The issue of nutritional value in food touches all corners of society. Encompassing science, politics, business, and of course, the consumer. It's a complex chain, and it's little wonder that the government doesn't want to get involved. Benbrook, Long and Kelley's own assessment is that: "The Department made a political decision when they finalized the national organic rule; they declared that organic food was not nutritionally superior or safer than conventional food, even though there is solid evidence suggesting otherwise. This would certainly explain the response we got from the [USDA] office."

Questions about nutrient values aren't just a modern-day concern. Back in 1936, at the 74th U.S. Congress, a Florida Senator had placed on the Congressional record the following statement: "[Poor farming methods] have led to mineral-depleted soils resulting in mineral-deficient plants, livestock, and people.. the alarming fact is that foods now being raised on millions of acres of land, that no longer contain enough of certain minerals, are starving us - no matter how much of them we eat. No man of today can eat enough fruits and vegetables to supply his system with the minerals he requires for perfect health because his stomach isn't big enough to hold them. Laboratory tests prove that the fruit, vegetables, grains, eggs, and even the milk and meats of today are not what they were a few generations ago. It is bad news to learn from our leading authorities that 99 percent of the American people are deficient in these minerals." What is most striking about the statement is how much it resembles similar arguments today. It may very well be true that our fruit and vegetables are of a much poorer standard, but the data is inconclusive so long as governments procrastinate over conducting appropriate testing.

According to a report by the American Academy of Microbiology entitled Research Opportunities in Food and Agriculture Microbiology, released this month, the government is shirking its responsibility to the population at large by not conducting appropriate studies into food related issues. "The constant spread and evolution of agricultural pathogens provides a continually renewed source of challenges to productivity and food safety. However, research support over the last few decades has been lean and is, in fact, decreasing," says Michael Doyle of the University of Georgia, a co-author of the report. The report demonstrates the possibilities, subject to more research, how organic means can be used to improve farming techniques. This is especially so in the areas of beneficial microbes in place of insecticides, and spoilage prevention (no more green bananas!). As Lynn and Kelley state: "fully ripened fruit may not withstand the harsh handling typically involved for travel to distant markets, which leads to a compromise in optimum maturity and nutritional quality."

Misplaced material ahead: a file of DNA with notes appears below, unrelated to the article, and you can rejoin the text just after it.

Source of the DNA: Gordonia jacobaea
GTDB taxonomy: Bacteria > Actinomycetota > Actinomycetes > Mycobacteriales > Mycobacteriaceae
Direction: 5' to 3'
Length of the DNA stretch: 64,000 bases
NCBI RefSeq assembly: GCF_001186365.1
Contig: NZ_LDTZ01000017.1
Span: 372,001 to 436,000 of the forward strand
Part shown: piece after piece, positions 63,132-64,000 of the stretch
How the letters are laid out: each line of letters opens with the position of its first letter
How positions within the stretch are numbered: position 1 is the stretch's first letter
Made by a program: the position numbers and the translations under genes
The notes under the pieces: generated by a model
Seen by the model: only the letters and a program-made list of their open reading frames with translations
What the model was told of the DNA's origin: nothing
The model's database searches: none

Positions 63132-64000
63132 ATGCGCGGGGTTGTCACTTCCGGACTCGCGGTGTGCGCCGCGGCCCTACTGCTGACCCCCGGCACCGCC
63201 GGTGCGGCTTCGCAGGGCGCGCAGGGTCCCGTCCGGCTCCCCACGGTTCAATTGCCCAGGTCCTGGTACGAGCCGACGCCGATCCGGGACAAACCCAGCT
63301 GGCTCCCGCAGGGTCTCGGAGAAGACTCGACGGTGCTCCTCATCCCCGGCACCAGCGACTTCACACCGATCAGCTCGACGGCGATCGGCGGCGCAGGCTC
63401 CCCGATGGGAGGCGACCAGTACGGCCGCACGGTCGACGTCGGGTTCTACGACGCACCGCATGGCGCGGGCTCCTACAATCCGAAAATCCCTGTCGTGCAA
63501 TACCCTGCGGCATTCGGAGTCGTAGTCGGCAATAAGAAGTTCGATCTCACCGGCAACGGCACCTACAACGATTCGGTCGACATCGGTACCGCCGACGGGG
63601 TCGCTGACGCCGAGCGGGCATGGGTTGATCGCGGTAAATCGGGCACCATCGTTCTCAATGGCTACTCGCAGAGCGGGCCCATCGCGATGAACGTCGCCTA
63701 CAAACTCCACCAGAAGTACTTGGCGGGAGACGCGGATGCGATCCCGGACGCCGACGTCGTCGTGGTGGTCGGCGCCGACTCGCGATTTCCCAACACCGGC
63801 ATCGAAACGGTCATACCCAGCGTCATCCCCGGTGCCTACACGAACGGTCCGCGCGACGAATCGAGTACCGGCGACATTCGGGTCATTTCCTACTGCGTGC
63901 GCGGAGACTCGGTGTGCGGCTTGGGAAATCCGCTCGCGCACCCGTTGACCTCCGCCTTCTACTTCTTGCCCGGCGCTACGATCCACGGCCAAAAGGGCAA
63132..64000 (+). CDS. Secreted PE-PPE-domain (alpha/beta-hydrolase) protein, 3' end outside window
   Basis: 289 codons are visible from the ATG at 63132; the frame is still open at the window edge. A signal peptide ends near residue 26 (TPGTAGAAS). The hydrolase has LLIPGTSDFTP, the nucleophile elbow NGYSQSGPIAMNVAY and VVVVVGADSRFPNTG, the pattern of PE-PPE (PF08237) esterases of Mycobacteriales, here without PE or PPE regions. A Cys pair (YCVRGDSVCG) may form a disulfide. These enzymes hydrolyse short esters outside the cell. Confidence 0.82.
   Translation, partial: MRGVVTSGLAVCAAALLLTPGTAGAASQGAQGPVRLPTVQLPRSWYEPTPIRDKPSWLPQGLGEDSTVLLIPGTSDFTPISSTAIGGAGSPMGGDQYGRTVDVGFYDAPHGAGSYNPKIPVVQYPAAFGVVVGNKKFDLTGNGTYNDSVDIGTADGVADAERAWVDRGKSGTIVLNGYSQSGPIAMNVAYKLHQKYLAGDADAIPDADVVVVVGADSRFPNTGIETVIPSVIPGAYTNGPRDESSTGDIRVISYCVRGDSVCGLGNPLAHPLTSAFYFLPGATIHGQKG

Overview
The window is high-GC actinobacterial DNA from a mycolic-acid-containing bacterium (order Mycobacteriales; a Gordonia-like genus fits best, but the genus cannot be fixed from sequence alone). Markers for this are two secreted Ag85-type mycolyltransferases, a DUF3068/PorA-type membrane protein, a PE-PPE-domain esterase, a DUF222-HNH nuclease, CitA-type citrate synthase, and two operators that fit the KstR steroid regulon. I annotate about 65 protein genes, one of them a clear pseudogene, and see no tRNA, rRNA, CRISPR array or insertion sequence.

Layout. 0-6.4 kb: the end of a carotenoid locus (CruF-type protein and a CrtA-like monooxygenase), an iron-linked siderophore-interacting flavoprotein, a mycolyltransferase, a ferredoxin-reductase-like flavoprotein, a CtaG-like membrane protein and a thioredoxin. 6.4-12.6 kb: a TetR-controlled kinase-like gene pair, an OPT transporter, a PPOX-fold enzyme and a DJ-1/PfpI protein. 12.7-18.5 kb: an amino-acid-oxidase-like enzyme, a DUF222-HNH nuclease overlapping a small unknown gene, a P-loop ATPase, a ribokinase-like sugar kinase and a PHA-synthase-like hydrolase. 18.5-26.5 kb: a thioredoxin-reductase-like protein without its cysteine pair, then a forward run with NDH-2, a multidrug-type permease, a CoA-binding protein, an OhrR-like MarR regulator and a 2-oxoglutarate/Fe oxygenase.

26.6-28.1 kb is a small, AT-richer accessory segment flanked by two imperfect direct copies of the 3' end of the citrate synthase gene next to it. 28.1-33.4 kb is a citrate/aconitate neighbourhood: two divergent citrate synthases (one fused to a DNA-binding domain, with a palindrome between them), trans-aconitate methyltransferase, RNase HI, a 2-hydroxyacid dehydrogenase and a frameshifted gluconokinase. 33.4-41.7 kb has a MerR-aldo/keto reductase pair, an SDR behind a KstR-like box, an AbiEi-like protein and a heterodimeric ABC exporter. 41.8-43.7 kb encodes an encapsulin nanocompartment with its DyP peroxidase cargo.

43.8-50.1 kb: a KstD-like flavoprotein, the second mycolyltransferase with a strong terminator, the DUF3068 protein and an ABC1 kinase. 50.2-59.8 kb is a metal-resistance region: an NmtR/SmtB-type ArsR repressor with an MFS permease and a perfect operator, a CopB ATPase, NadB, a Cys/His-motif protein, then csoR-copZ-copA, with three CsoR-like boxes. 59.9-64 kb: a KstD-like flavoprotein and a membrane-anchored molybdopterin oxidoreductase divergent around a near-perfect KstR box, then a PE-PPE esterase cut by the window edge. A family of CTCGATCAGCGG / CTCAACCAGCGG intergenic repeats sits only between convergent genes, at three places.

There is another reason why more research should be conducted. There are an increasing number of businesses making significant sums of money based on the lack of robust data concerning declining nutritional values. Health food and supplement suppliers are benefiting from the lack of consumer knowledge at hand, and are exploiting a niche created by the idea that our foods are less nutritious. Much of the marketing of supplements relies on pseudoscience designed to impress the gullible. The lack of regulatory control over the health supplement industry makes the issue of nutritional values in food even more pressing. There does seem to be some validity to the claims made by people such as Benbrook, but until something is done, agribusiness won't change their methods one bit. It is not as though there are no alternatives, either. Plenty of initiatives are just waiting in the wings, ready to be tested so as to improve our food quality and farming methods. It is irresponsible that there should be such a hold up on an issue that affects us in such fundamental ways. Wherefore art thou nutrients?

Further Reading:

  • Cheryl Long and Lynn Kelley on agribusiness

  • The USDA website on nutrition levels